Senator seeks reasons for archivist's dismissal

At least one senator will ask the Bush administration to disclose its reasons for asking the current archivist of the United States, former Kansas Democratic Gov. John Carlin, to resign, before approving his potential successor, Allen Weinstein.

Sen. Carl Levin, D-Mich., pointed to the White House's responsibility to provide Congress with an explanation for its decision to dismiss a sitting archivist and urged the other members of the Senate Governmental Affairs committee to join him in his request Thursday at Weinstein's nomination hearing.

Governmental Affairs Committee Chairwoman Susan Collins, R-Maine, said she was not aware Carlin had not resigned voluntarily until Levin brought forth a letter from him. She said she needed time to discuss the issue with Governmental Affairs ranking member Joseph Lieberman, D-Conn., before deciding whether to request an explanation.

In response to concerns from historians and scholars surrounding Carlin's resignation, Levin wrote a letter to him asking why he had stepped down as head of the National Archives and Records Administration. Carlin, who has served since 1995, wrote that the counsel to the president had told him December 5, 2003, that the White House wanted to appoint a new archivist. "I asked why and there was no reason given," wrote Carlin.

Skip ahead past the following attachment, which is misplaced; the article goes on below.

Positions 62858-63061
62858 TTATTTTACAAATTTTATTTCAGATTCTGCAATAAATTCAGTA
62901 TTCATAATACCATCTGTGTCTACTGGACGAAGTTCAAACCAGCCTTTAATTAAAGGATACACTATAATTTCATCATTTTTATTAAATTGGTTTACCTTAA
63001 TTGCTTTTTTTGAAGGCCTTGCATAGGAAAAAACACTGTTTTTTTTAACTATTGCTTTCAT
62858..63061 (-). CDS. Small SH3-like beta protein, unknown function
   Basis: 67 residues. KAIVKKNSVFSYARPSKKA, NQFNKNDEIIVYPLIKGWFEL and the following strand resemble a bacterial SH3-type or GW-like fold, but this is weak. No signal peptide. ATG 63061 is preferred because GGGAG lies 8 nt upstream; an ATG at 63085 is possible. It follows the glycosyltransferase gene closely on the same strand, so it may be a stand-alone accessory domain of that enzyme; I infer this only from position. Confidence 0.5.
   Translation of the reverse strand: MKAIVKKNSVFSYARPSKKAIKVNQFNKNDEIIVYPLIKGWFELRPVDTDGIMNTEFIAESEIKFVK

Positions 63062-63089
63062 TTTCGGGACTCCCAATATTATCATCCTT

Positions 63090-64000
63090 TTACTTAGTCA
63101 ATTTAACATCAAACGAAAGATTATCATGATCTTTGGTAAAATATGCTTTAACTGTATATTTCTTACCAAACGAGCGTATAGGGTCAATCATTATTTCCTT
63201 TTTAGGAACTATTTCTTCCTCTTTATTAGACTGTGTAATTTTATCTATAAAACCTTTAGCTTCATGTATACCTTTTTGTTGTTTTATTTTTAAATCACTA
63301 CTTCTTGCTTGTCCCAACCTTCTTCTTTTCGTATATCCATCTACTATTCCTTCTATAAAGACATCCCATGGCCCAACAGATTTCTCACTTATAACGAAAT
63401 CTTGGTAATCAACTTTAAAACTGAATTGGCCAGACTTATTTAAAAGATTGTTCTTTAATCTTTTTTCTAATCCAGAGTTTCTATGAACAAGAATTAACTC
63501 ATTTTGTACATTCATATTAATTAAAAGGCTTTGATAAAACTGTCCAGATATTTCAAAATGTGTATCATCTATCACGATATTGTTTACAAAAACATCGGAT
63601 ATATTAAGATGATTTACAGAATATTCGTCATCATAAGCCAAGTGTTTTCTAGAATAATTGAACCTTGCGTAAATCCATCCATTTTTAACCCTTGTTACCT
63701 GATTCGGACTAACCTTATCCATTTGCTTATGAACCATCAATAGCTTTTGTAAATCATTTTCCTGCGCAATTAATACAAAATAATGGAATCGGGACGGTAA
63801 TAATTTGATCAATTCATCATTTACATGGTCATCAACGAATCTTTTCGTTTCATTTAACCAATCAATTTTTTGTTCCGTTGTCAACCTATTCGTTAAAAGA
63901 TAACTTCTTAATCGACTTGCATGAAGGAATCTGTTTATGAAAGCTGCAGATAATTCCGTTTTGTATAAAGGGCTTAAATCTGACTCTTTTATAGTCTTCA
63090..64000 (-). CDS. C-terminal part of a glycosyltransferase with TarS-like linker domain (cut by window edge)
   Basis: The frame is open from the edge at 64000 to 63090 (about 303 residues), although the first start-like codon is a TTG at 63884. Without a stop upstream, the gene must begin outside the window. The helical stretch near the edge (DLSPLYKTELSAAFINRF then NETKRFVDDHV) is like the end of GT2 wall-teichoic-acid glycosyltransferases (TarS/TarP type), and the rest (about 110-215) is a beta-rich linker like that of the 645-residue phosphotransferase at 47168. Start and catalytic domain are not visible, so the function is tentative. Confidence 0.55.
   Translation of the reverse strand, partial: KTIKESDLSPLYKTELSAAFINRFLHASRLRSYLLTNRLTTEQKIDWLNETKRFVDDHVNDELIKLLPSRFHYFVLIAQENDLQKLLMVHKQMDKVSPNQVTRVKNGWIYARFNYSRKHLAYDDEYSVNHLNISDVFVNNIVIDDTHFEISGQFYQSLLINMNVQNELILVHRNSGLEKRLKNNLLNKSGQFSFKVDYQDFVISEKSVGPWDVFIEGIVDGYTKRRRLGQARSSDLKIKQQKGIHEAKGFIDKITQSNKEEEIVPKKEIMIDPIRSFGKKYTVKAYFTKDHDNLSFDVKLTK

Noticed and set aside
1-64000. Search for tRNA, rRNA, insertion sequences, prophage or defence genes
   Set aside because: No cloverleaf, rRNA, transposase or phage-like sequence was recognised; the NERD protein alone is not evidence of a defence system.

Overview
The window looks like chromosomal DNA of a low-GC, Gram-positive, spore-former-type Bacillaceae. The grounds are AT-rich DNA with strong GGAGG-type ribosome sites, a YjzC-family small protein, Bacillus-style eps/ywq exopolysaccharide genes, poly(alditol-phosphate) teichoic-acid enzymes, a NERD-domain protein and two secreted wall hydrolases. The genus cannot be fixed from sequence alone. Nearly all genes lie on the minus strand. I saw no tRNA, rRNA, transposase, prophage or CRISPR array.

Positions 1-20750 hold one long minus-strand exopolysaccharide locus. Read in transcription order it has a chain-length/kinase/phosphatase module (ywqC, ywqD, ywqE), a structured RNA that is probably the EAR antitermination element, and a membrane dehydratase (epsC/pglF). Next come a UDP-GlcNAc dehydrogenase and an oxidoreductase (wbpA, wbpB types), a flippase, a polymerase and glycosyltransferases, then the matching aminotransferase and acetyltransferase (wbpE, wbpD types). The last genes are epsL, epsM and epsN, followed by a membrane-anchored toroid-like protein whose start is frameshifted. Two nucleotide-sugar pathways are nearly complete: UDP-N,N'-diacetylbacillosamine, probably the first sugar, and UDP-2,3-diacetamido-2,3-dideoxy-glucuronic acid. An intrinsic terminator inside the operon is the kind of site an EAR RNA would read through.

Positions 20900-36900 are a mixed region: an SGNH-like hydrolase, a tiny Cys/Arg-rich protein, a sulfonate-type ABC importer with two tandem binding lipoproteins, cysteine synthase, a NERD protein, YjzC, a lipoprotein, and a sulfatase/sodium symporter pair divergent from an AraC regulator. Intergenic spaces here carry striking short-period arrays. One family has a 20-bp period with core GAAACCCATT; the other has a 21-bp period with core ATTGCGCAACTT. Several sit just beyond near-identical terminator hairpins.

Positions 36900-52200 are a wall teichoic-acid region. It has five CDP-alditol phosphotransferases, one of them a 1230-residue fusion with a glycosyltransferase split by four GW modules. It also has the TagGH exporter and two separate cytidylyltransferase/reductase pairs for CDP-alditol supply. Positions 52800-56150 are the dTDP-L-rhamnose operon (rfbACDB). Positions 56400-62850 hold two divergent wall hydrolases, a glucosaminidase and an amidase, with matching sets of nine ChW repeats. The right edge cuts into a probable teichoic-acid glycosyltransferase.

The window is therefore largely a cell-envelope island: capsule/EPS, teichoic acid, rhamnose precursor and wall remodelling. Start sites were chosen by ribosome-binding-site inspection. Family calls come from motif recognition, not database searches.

When questioned by Lieberman, Weinstein said the White House had approached him about the position, and he had started filling out the necessary paperwork as early as November 2003.

Weinstein told Lieberman no one in the White House had instructed him he would be expected to keep presidential documents secret if he took the position.

If that had been the case, he said, he would not have been interested in the position. "No job is worth my integrity," said Weinstein, founder of the Center for Democracy, a nonprofit organization dedicated to helping emerging democracies. "The archivist's job is to advocate for access."

But Sen. Richard Durbin, D-Ill., said he had trouble reconciling that philosophy with Weinstein's stated intention to defend the president's executive order against court challenge.

"I think I know where your heart is, but I want to know where your lawyers will be. If your lawyers are restricting access to the presidential documents, I think you're on the wrong side," Durbin said.

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